In Her Words: Agnes's Story

Agnes's story

In Her Words
Candid Profiles of Strength Told by the Women of Northbridge

Throughout the month of March, we have collaborated to celebrate Women’s History Month and the rich history of the amazing women living in our communities. Their candid stories are brimming over with love, happiness, passion, family values and the markings of individuals who have truly lived well and loved life.


Agnes's Story (Resident of Stonebridge at Burlington) told with the help of Martha Dooling, Program Director at Stonebridge.

Agnes Malkasian was born November 10, 1917 to Isgough Shaheazian and Vahan Malkasian at home in Stoneham, MA. She is one of three children, a sister Virginia and a brother Samuel. Both of Agnes’ parents were immigrants from Turkey. Her father who came from a family of considerable wealth, was about to be conscripted to the Turkish army when his father insisted he emigrate to the United States. He was joined two years later by his fiancé, Isgough, and the rest of his family.

The young family settled in Stoneham. Both of Agnes’ parents worked. Vahan at a shoe factory in Stoneham and Isgough in a knitting mill in Wakefield. They remained in Massachusetts until the Great Depression closed the factories and forced them to move to Philadelphia for employment. Agnes was in the seventh grade at that time. Agnes’ memories of childhood are of hard work and going to the movies for enjoyment. The family eventually moved back to Massachusetts and after a few years in Boston, settled in Medford. Her father opened a variety store and her mother took in sewing. After high school, Agnes went to work in Boston and enjoyed her employment at United Drug in the Advertising Department. Sadly, her sister Virginia passed away and her niece Sandra, who was two at the time, came to live with Agnes and her family. They were very busy and happy years. Eventually, Sandra’s father remarried and took the child to live with his new family. For as sad as parting was, to this day, they remain very close. Agnes lived in her family home with her brother for seventy years before moving to Stonebridge.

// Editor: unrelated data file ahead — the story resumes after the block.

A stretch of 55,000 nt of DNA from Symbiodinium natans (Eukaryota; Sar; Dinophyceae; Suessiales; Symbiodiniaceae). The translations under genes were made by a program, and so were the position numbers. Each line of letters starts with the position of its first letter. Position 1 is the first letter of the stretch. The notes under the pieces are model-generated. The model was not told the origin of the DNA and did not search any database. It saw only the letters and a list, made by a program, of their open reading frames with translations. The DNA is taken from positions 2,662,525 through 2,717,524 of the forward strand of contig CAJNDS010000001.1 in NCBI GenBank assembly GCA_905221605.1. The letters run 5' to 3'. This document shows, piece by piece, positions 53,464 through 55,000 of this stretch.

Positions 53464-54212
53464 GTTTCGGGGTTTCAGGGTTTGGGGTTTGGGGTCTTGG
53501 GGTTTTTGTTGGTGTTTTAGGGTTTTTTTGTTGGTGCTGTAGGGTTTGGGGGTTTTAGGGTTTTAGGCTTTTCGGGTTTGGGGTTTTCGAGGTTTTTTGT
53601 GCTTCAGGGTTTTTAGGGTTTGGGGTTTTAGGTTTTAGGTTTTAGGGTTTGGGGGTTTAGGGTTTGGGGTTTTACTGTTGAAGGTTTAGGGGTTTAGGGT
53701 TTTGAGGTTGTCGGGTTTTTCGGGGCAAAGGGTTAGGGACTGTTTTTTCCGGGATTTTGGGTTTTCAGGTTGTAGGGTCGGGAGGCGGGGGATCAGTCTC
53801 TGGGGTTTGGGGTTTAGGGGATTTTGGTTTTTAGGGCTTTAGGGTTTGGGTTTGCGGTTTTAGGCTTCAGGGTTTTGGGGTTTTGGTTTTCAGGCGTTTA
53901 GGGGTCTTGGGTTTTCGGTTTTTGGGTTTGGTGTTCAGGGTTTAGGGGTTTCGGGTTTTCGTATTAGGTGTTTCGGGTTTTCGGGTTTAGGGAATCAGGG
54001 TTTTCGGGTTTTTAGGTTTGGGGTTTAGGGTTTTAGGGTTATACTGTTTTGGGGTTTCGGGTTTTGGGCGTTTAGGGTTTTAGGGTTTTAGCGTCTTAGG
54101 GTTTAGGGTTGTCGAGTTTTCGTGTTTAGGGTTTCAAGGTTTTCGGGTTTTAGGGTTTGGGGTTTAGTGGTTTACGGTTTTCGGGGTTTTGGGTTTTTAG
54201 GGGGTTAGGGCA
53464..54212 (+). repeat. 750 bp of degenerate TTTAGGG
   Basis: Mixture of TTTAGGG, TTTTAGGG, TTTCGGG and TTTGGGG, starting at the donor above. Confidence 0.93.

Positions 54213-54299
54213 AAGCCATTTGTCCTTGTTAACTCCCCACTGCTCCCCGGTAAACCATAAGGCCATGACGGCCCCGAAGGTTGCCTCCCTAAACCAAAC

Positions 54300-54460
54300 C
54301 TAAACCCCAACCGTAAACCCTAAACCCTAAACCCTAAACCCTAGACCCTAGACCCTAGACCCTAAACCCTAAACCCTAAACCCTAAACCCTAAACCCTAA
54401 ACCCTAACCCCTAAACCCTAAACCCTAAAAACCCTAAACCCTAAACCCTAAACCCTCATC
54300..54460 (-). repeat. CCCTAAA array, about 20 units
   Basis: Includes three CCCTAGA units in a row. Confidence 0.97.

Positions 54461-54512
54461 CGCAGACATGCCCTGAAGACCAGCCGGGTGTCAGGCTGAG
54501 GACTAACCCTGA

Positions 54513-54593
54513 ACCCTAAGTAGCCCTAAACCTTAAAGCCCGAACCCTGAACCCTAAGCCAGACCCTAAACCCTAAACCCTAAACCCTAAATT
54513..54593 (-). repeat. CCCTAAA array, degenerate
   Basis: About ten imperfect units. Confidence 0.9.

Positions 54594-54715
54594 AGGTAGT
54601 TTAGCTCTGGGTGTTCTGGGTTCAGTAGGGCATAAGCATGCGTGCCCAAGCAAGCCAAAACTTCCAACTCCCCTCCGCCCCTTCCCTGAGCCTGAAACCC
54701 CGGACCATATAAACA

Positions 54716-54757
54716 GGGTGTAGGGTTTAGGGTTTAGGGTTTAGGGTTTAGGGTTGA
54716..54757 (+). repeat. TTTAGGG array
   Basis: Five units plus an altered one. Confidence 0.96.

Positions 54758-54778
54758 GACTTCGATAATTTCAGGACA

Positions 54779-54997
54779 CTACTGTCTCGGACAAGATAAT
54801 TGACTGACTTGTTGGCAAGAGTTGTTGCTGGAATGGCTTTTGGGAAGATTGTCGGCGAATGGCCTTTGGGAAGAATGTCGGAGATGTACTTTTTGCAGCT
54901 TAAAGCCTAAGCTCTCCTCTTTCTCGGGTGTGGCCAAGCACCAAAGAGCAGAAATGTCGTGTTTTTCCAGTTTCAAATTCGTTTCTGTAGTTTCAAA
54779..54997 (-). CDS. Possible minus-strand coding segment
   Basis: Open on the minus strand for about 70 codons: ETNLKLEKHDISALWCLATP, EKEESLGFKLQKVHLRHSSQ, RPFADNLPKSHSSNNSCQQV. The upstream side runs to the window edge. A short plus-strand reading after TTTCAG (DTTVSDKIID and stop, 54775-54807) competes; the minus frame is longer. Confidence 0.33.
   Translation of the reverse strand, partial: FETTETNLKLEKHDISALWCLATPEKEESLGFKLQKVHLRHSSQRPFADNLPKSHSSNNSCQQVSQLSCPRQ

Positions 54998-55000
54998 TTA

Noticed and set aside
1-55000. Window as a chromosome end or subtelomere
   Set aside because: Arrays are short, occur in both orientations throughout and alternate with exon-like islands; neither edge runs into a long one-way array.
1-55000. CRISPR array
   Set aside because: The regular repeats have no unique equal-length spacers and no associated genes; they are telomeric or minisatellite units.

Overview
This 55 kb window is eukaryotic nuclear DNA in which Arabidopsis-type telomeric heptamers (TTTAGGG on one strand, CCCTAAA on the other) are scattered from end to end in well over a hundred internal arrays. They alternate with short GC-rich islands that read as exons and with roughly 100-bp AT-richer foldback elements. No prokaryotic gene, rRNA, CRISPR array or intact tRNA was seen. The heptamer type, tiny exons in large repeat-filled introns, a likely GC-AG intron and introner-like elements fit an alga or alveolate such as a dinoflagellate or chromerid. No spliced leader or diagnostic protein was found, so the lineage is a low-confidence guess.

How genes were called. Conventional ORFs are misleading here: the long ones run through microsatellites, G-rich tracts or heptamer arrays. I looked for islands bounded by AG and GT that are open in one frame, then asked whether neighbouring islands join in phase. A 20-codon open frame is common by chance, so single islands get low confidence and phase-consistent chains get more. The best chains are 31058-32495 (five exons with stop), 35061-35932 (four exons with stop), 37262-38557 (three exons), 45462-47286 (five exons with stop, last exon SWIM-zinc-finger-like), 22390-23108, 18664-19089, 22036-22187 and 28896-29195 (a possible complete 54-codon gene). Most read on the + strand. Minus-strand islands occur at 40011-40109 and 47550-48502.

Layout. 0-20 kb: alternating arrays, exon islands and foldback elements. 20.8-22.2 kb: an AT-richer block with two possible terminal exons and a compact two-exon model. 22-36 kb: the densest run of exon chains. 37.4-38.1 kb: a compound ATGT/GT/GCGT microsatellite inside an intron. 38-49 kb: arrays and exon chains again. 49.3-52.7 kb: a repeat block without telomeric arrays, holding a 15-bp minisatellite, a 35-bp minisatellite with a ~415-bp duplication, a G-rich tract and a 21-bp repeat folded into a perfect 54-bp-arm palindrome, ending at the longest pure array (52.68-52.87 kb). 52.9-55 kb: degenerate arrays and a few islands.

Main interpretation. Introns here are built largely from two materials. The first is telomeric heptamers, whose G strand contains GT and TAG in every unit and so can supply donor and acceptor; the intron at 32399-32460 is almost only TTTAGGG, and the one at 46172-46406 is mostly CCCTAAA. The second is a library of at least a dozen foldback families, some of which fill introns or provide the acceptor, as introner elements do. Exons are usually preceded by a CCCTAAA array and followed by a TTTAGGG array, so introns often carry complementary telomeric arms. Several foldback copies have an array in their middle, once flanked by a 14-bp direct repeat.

She never married although she was under constant pressure to marry a nice Armenian man. Agnes was a woman ahead of her time. Many of her friends succumbed to arranged marriages and she wanted no part of it. In many instances, it was a ticket to citizenry for the men or women. Her parents wanted to “protect “her and keep her home; higher education was out of the question. As she stated, “It was a different time.” She knew that her ticket to personal independence was a career. She is emphatic that all women need to be self-sufficient so that if life doesn’t go as planned, you can walk away and be “just fine”. Agnes is an amazing, creative and strong woman who possesses a quick wit and loving heart. I am grateful to have her as a friend.

For more information about the wonderful way of life at Stonebridge at Burlington, click here.